I can also see the impact of CPD. I don’t mean checking up and holding people to account, because that is far removed from how coaching should be. I mean whether it is effective enough. Largely, when we introduce something new, or suggest a way of doing things, teachers will do it. That’s a massive responsibility and if something that we say doesn’t work, or isn’t actually helpful, then it is good to see that and do something about it. It works the other way around too- I can see where our CPD has been very effective and then share examples of good practice.

Thinking deeply about teaching

I have more ‘lighbulb moments’ in other people’s lessons than my own. Sometimes, seeing several lessons across a week allows me to think about a particular aspect of teaching in a more than theoretical way. One of my favourite posts, The Space Between the Question and the Answer, was conceived in this way. I had been contemplating questioning and wait time then saw how various teachers went about this and the effect in their classrooms. Sometimes a single moment in a lesson will lead to a massive shift in understanding.

Seeing students in a different light

In one of my coaching observations I see a Maths class made up of many of the students that I teach. It’s fascinating to see a different dynamic at play. Much like when a student sees you in Asda and it blows their mind, seeing students you teach in a different context is an eye-opener. The quiet student who comes to life; the one whose behaviour is much better than it is in your lesson; the hidden world of student behaviours that you miss when you are not looking.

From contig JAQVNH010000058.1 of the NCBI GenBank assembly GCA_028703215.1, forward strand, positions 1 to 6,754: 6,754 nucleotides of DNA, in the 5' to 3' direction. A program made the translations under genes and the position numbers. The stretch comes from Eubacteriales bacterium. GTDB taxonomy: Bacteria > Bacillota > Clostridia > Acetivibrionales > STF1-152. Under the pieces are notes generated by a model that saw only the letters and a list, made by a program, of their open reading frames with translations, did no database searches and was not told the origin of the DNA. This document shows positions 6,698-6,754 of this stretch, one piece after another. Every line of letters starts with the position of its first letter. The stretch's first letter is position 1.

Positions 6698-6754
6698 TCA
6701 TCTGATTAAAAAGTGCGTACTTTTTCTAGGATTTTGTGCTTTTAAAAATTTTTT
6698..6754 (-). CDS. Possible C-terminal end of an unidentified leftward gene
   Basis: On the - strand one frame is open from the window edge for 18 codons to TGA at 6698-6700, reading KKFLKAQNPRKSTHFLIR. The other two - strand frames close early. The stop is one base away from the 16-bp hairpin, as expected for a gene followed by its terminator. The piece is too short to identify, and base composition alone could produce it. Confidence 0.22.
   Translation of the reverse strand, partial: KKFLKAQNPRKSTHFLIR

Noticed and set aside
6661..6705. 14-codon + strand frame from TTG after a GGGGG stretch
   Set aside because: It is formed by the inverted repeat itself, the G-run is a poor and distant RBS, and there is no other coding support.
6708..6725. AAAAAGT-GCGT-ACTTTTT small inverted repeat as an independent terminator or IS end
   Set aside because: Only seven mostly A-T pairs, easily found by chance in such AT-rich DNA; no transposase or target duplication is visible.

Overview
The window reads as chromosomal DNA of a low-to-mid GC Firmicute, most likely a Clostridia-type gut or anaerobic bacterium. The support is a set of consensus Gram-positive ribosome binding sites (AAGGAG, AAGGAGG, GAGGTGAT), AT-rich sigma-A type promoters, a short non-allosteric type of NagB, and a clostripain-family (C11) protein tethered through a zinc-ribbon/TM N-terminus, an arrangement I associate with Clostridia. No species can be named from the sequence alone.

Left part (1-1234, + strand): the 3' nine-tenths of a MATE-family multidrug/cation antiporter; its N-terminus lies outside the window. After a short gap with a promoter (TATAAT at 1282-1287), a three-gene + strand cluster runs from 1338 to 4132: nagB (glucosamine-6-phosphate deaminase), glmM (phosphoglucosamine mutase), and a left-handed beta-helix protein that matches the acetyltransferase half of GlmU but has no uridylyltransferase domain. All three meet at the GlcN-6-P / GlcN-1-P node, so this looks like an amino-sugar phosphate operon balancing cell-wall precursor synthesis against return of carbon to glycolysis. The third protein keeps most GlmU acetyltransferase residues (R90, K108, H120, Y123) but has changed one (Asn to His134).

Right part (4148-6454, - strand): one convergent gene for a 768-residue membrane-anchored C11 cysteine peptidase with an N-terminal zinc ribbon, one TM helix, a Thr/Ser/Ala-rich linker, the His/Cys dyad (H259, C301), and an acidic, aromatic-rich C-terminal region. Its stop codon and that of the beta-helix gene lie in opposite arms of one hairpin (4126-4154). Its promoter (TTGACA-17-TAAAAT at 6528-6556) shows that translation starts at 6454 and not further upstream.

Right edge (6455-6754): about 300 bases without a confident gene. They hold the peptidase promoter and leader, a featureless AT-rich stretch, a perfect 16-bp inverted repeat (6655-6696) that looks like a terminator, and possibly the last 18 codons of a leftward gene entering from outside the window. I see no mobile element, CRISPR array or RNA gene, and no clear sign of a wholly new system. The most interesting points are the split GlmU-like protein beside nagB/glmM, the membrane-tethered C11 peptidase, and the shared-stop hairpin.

Making me more open to feedback

I am confident in my own teaching but there is a danger that confidence becomes arrogance, and arrogance becomes resistance to feedback. I’ve definitely been there. The culture that we have at DKA- and my own role as a coach- has helped me relish the feedback I receive. When I coach others, I don’t judge or look for problems, I just look for what might be the simplest way to improve. I know that my coach is thinking this too, so it helps me to relax. Each week my coach makes my brain hurt a little with her questions, which is exactly the way I want it.

I would recommend that all teachers get into other classrooms, even for five minutes a week. Those five minutes could make all the difference.

Personalised CPD

A couple of weeks ago I wrote about how we practised classroom routines at DKA in order to ensure consistency. With similar behaviours and routines used across the school, it is just much easier to teach. Does this mean that everyone is expected to teach in an identical way, or that individual needs are not important? Of course not.

That is why the CPD programme that we have developed is not built solely around the school’s development needs, but with the individual teacher in mind. It is incredibly difficult to make CPD highly personalised, but I believe that we have a system that works, where every single teacher in the school gets the specific personal development that they need. Here’s what we do.

Low stakes coaching observations

This is the most important professional development that happens in our school. Every teacher-from the principal to the cover supervisor- has a weekly coaching observation which is followed up by a coaching meeting. Each probably lasts for about 15 minutes. The idea is to focus on just one small feature which can have a large impact. Paul Bambrick-Santoyo writes about this in Leverage Leadership:

No single small step will dramatically change a classroom in and of itself. Multiple small changes, though, implemented week after week, add up to extraordinary change.